Now we’ve all broken promises before, after all we are human.  Humans are indeed fallible creatures and circumstances do change. So sometimes promises do get broken and when they happen in those types of circumstances they are generally not held against you.

People still take you at your word. Which is good, after all we are all human, and if we didn’t treat such piddly disappointments as such we probably wouldn’t have any friends left.

But what about when you break a promise that is iron clad, as they say?  What if your promise is critical to everything else that you say, a promise that is fundamental to your public credibility?

What if you have locked it in and assured people that depend on you, and your word, that failure to deliver this promise is not an option.  Hmmm… that sounds like it might be a little stickier to extricate oneself from.

What about if you break a promise that you say you have already delivered upon?

Hang on.  Back up a bit, what did you just say?  Did you just break a promise that you have already told people that you have already delivered upon?  Who the hell does that you ask?

Well Wayne Swan does, of course.  Well, not just Wayne.  Ten Labor MP’s, all in marginal electorates around Australia, all sent their constituents promotional pamphlets prior to the MYEFO statement mid year in 2012 trumpeting that Labor had already brought the budget to surplus on time, as promised.

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Hang on.  Again. This sounds prety messed up, in a temporal shift type of way.  I used to like the TV show LOST, and there were a lot of time travelling, temporal shift type activities in that but I am really having trouble wrapping my head around this. This is actually harder to fathom than the first 10 minute of Back to the Future III!

Didn’t the Labor Party promise to deliver the surplus in the 2012/13 Financial Year?  Doesn’t the 2012/13 Financial Year end in June 2013? Just how did they actually deliver that surplus, on time as promised, BEFORE that time period expired in June 2012?  I call shenanigans.

No, let’s go further than that.  I would call that a lie.  They lied.  Flat out, I reckon.  But that’s not all that unusual now here in Australia, is it?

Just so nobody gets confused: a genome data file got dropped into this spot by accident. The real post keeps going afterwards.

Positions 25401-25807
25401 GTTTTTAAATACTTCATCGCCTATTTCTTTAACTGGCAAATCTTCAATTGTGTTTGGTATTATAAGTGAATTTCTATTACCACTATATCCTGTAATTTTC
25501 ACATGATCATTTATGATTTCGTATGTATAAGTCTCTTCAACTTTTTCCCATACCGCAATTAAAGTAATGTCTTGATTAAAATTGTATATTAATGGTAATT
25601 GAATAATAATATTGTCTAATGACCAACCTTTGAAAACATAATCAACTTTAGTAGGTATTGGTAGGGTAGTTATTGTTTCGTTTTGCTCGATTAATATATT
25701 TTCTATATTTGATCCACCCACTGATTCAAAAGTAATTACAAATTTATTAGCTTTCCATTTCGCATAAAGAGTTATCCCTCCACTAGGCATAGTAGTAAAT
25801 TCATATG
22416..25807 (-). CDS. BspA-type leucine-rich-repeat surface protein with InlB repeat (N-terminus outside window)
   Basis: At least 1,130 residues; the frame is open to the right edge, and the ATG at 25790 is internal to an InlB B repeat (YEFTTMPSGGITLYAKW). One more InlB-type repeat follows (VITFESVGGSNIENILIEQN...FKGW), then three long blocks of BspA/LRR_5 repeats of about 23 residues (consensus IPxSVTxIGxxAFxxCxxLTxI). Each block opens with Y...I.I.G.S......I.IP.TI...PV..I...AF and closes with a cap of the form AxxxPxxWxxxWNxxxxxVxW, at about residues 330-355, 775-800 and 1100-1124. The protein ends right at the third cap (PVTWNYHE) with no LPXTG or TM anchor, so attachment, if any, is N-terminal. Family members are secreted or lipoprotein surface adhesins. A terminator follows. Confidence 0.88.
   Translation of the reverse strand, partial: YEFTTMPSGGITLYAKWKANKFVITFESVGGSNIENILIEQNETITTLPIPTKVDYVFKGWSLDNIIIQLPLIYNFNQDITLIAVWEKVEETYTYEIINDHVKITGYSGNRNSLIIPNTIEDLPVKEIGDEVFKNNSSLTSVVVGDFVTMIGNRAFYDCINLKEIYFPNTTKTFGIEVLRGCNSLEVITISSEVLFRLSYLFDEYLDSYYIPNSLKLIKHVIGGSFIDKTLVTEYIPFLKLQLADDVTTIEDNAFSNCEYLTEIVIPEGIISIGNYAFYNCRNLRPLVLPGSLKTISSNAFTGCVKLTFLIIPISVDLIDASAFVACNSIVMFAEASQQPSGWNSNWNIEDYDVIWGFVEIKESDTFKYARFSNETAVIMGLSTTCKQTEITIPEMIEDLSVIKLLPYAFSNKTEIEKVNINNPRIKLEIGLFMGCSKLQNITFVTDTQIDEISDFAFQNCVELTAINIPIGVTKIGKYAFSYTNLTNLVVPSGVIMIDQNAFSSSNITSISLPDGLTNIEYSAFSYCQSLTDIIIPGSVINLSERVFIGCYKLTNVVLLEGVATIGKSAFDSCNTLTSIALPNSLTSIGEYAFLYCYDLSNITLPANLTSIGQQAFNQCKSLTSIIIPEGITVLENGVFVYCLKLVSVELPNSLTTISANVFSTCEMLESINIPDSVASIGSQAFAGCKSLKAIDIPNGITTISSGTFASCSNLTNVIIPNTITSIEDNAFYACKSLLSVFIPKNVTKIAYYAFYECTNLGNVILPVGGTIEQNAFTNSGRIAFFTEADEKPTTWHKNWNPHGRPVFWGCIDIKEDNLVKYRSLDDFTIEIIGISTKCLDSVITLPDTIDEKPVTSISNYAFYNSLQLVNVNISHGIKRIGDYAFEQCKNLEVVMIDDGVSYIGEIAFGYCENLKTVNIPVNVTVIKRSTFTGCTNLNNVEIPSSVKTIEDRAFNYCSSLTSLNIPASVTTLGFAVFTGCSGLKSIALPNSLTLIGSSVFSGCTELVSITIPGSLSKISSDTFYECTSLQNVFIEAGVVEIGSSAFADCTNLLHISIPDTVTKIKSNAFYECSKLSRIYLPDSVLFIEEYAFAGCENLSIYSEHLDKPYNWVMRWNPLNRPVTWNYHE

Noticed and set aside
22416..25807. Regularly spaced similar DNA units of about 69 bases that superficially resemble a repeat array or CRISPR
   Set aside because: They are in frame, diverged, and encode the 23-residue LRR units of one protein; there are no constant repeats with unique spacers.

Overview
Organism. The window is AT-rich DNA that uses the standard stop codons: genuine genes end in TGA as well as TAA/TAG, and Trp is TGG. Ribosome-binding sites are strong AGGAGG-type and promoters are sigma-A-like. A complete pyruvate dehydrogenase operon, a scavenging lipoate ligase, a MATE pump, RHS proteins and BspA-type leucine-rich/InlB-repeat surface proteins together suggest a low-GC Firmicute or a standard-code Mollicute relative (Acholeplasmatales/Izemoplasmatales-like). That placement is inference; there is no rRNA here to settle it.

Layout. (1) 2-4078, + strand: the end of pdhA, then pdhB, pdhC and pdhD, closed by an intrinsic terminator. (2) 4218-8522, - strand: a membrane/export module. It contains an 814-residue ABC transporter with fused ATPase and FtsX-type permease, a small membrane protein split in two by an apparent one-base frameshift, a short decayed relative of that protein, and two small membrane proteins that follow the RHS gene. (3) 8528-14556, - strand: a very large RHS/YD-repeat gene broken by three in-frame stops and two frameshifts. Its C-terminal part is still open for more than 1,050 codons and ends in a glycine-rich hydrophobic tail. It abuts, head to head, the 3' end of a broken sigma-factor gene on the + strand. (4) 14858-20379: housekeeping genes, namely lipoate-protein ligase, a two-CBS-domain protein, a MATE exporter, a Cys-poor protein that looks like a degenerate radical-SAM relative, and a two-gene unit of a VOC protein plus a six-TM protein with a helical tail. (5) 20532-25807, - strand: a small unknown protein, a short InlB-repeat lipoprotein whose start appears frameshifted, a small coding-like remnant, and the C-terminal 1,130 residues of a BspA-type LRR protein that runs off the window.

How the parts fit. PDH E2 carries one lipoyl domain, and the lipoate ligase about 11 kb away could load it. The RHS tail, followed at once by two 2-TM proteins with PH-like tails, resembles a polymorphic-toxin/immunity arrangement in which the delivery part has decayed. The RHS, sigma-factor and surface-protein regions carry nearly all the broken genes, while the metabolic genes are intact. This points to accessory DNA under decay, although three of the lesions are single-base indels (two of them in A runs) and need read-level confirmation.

But alas, who am I but a lowly tax-paying moron.

Let’s ask someone much smarter than me, someone so smart that they are a full time academic! Academic’s are very smart people, or so we are constantly told.  Let’s see what he has to say about this bending of not only the truth, but also the of the space time continuum.

Professor of Law Graeme Orr  from the Queensland University described the surplus promise on Mr Swan’s flyer as “a prediction of a promise in advance“.

What does that actually mean?  I went to University too, but I’m sorry but that doesn’t make any sense to me whatsoever.  I must of missed Bulltish 101 – An introduction to lying.  

A promise is already made in advance.

But let’s go back to the Professor to check out if he can shed any further light on the situation.

“My mind boggles how we can get a factual content out of that,” Professor Orr said.  He wasn’t talking about his nonsensical explanation of why Wayne wasn’t a liar.  He was actually bagging anyone who thought that saying that you had already done what you were promising to do in the future was lying. This bloke was fair dinkum too and kept a very straight face.

Professor Orr then went on to say that parliamentarians from the major parties and the Australian Electoral Commission were wary over who would administer any truth in political advertising regime.

I’ll give you a tip professor, WE THE PEOPLE administer truth in political advertising.

Our report will be handed in on September 14th.

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